A full-featured, vertically-resolved hydrological and biogeochemical soil model, which accounts for microbial dynamics, is a critical tool to resolve temporal and spatial variability of methane sources and sinks and make projections about future greenhouse gas under changing climate and land use. Interactive land–atmosphere methane fluxes will enable evaluation of new biogeochemical feedbacks between changes in wetlands and permafrost on climate, which have yet to be included in Earth system projections.

Structure of the new methane production and consumption component
Figure 7.2. Structure of the new methane production and consumption component of the GFDL land model. DOC is dissolved organic carbon, simulated by LM4.

Project 3: Global Chemistry-Climate Modeling of Atmospheric Methane Cycle

This project, led by Naik, addresses the key question: what are the drivers of atmospheric methane trends and variability at the decadal to centennial time scales? An imbalance in methane sources and sinks leads to changes in atmospheric methane levels. Observations have revealed complex temporal variations in atmospheric methane growth over the past three decades that have been challenging and often controversial to attribute to specific methane sources or sinks (Crill & Thornton, 2017; Dean et al., 2018). The GFDL atmospheric chemistry group has applied a process-based global chemistry-climate model (GFDL-AM4) that simulates changes in methane sources as well as the primary methane sink within a unified framework to explore the contribution of individual sources and sinks on observed trends and variability in methane from 1980 to 2014.

GFDL-AM4 model results suggest that the methane stabilization during the period of 1999-2006 was mainly due to increasing methane emissions balanced by increasing methane sink, primarily due to its reaction with hydroxyl (OH) radical. Post-2006, increasing emissions outweighed any changes in sink, resulting in the renewed growth of methane as shown in Figure 7.3 (He et al., in preparation). Ongoing work using methane isotope observations aims to further pin down the rise in methane to specific source types (biogenic, anthropogenic, or pyrogenic).

A quantitative understanding of the roles of individual sources and sinks in driving methane variability is a crucial precursor to designing effective mitigation strategies to address near-term climate warming.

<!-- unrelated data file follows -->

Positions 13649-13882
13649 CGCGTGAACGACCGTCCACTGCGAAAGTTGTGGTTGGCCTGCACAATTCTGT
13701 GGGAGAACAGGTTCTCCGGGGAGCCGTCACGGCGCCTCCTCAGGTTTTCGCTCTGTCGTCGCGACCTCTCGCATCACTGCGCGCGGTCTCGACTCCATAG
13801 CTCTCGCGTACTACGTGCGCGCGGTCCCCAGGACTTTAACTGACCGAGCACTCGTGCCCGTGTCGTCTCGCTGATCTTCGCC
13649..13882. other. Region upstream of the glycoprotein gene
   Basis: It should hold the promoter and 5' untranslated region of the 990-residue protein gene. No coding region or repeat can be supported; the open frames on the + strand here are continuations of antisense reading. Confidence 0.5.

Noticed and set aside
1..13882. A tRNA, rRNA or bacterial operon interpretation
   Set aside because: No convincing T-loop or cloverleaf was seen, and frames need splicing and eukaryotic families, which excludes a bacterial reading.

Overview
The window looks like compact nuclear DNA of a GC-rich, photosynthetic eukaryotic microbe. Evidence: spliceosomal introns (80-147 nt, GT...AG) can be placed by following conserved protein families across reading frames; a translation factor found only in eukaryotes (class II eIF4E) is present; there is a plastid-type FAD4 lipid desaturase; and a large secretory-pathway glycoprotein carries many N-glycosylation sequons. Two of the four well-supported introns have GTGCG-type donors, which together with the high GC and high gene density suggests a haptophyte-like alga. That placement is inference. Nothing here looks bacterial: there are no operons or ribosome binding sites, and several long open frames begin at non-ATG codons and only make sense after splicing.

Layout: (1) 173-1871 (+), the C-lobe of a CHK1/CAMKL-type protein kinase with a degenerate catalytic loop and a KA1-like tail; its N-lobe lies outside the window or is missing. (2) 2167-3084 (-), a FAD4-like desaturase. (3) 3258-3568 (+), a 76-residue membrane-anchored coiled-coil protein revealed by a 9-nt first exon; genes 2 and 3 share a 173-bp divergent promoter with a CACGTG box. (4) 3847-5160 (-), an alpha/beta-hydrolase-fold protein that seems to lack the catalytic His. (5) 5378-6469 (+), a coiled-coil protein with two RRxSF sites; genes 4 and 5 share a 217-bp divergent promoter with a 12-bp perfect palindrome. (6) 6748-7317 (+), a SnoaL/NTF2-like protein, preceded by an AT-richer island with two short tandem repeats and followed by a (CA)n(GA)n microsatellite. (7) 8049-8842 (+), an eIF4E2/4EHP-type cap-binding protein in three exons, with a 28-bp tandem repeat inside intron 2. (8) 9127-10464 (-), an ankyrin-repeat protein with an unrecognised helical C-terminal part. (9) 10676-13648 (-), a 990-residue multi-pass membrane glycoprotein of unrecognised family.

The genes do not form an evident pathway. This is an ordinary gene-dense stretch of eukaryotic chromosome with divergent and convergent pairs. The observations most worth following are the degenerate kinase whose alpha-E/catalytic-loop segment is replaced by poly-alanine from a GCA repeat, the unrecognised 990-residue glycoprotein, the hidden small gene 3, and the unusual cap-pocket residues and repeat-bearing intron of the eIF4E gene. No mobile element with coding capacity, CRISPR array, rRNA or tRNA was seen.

Model results imply the need for accurate bottom-up estimates of methane emissions to improve quantitative analyses of the global methane budget and prediction of atmospheric methane. The most important sources of uncertainty in emissions are wetlands and freshwater systems (Saunois et al., 2016). Future work involving the coupling of improved terrestrial wetland emissions model (Project 2 with input from Project 1) with GFDL’s chemistry-climate model will advance the characterization of the drivers of atmospheric methane variability.

Atmospheric methane trends graph
Figure 7.3. Atmospheric methane trends driven by an imbalance in global methane budget. The left y-axis shows global average surface methane concentration from observations (NOAA Earth System Research Laboratory) and that simulated by the NOAA GFDL-AM4 model (black lines). The right y-axis shows the net methane flux calculated as the difference between optimized global total methane emissions and total methane sink in the model (red line).

References

Abdalla, M. et al., 2016. Emissions of methane from northern peatlands: a review of management impacts and implications for future management options. Ecology and Evolution, 6(19): 7080–7102. doi. org/10.1002/ece3.2469.

Crill, P. M. and B.F. Thornton, 2017. Wither methan in the IPCC process? Nature Climate Change, 7(10): 678-680. doi.org/10.1038/nclimate3403

Dean, J.F., et al., 2018. Methane feedbacks to the global climate system in a warmer world. Reviews of Geophysics, 56(1): 207-250. doi.org/10.1002/2017RG000559.

He., J., V. Naik, L. Horowitz, E. Dlugokencky, and K. Thoning, 2019. Evolution of the global methane budget over the 1980-2014 period using the GFDL-AM4, in preparation.

Milly, P.C.D., S.L. Malyshev, E. Shevliakova, K.A. Dunne, K.L. Findell, T. Gleeson, Z. Liang, P. Phillips, R.J. Stouffer, and S. Swenson, 2014. Enhanced Representation of Land Physics for Earth-System Modeling. J. Hydrometeorology 15:1739-1761. doi.org/10.1175/JHM-D-13-0162.1

Reddy, K. and R. DeLaune, 2008. Biogeochemistry of Wetlands. Boca Raton: CRC Press.

Saunois, M. et al., 2016. The global methane budget 2000-2012. Earth Syst, Sci. Data, 8(2): 697-751. doi. org/10.5194/essd-8-697-201.

Saunois, M. et al., 2017. Variability and quasi-decadal changes in the methane budge over the period 2000-2012. Atmos. Phys. Chem., 17(18): 11135-11161. doi.org/10.5194/acp-17-11135-2017.

Sulman, B., R. Phillips, A. Oishi, E. Shevliakova , and S. Pacala, 2014. Microbe-driven turnover offsets mineral-mediated storage of soil carbon under elevated CO2. Nature Climate Change 4:1099-1102. doi. org/10.1038/nclimate2436.

Weng, E.S., S. Malyshev, J.W. Lichstein, C.E. Farrior, R. Dybzinski, T. Zhang, E. Shevliakova, and S.W. Pacala, 2015. Scaling from individual trees to forests in an Earth system modeling framework using a mathematically tractable model of height-structured competition. Biogeosciences, 12(9): 2655-2694. doi. org/10.5194/bg-12-2655-2015.

Wilmoth, J.L., J. Schaefer, D. Schlesinger, J. Shoemaker, P. Hatcher, S. Myneni, and X. Zhang. Oxygen variability stimulates methane production by wetland peats. In preparation.